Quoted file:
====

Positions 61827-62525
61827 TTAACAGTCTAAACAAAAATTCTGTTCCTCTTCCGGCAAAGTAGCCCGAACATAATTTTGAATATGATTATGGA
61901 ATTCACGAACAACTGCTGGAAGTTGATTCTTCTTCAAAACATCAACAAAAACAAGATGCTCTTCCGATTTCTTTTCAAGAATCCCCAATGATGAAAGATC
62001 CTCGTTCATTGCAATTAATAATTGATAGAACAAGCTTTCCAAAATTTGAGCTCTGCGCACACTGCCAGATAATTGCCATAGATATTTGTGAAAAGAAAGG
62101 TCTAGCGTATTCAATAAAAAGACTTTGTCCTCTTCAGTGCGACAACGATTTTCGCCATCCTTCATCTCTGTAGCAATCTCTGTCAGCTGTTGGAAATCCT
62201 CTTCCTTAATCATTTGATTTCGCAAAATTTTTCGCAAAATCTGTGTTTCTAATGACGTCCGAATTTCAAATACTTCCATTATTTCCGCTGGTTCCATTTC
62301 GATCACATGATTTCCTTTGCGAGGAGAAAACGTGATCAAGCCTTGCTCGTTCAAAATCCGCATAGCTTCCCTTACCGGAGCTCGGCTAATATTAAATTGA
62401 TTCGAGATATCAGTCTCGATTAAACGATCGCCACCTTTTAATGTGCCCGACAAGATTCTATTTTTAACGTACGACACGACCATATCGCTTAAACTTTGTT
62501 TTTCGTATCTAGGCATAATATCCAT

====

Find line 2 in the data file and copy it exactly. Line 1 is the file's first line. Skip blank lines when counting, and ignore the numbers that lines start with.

61827 TTAACAGTCTAAACAAAAATTCTGTTCCTCTTCCGGCAAAGTAGCCCGAACATAATTTTGAATATGATTATGGA